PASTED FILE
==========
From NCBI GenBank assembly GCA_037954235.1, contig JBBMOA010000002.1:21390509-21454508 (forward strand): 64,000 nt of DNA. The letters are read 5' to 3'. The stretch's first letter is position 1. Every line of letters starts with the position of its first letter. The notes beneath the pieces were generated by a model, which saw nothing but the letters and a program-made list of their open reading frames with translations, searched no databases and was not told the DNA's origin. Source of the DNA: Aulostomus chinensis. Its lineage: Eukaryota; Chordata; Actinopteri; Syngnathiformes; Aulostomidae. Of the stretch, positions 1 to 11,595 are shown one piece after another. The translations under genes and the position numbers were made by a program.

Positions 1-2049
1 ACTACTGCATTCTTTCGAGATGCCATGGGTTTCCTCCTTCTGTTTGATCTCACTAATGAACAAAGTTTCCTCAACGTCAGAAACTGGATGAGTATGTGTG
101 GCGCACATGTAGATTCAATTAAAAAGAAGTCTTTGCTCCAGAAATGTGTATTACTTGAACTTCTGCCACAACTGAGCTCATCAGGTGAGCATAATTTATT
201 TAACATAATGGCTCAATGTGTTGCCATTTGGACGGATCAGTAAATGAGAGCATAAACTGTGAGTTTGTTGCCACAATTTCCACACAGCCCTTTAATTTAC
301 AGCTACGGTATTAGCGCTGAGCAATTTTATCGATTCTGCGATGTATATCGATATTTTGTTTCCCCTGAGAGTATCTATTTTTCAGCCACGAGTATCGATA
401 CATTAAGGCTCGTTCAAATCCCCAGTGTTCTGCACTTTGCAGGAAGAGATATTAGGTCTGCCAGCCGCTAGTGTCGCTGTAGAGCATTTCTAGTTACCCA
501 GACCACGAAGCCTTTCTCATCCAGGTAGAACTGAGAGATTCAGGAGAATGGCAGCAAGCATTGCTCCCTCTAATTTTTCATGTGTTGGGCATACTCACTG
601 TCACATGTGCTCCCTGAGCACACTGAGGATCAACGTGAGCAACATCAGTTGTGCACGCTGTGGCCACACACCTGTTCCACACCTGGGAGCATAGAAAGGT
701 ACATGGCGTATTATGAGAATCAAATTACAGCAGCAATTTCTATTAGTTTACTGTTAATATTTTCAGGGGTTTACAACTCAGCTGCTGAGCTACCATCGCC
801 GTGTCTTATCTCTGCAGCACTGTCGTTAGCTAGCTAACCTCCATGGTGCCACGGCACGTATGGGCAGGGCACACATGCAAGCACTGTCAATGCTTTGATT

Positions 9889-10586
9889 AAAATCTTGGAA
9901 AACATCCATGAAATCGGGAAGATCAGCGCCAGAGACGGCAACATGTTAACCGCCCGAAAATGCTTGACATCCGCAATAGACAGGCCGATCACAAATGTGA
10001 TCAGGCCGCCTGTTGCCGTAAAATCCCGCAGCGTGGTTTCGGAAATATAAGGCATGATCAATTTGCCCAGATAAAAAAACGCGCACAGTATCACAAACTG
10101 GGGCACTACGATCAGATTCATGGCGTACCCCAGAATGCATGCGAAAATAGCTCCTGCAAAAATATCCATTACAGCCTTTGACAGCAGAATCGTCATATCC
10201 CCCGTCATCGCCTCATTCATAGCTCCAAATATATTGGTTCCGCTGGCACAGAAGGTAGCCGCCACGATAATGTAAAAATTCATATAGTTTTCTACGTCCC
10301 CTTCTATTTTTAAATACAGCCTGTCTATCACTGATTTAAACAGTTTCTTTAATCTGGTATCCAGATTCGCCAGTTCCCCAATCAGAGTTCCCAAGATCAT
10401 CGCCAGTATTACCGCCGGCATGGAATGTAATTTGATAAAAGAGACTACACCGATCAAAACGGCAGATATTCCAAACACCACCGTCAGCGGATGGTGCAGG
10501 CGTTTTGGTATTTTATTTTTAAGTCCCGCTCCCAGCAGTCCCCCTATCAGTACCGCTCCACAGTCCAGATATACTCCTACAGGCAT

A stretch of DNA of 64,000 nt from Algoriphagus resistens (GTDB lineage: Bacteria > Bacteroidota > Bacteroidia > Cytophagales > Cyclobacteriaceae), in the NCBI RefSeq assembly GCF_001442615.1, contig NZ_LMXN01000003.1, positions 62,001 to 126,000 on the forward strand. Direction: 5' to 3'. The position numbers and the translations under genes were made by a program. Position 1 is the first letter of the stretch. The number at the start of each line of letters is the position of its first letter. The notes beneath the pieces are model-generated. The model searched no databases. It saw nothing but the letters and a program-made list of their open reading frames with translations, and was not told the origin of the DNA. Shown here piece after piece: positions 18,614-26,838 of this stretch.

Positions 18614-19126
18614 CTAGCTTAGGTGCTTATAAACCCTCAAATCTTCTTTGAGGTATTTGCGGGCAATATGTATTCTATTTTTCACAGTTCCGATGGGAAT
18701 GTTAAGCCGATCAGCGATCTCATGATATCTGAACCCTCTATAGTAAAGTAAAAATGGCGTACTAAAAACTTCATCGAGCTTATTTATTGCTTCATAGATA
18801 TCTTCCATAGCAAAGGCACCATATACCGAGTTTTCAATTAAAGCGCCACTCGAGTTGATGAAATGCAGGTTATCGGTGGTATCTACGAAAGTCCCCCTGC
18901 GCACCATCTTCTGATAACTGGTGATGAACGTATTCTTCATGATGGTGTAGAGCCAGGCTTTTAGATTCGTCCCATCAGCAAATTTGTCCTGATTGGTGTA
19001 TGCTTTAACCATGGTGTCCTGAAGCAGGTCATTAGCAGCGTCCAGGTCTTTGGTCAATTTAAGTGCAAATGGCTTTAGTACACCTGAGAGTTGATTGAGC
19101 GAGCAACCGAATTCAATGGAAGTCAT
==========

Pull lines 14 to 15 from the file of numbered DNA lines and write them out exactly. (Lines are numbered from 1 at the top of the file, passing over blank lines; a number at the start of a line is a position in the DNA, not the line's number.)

9901 AACATCCATGAAATCGGGAAGATCAGCGCCAGAGACGGCAACATGTTAACCGCCCGAAAATGCTTGACATCCGCAATAGACAGGCCGATCACAAATGTGA
10001 TCAGGCCGCCTGTTGCCGTAAAATCCCGCAGCGTGGTTTCGGAAATATAAGGCATGATCAATTTGCCCAGATAAAAAAACGCGCACAGTATCACAAACTG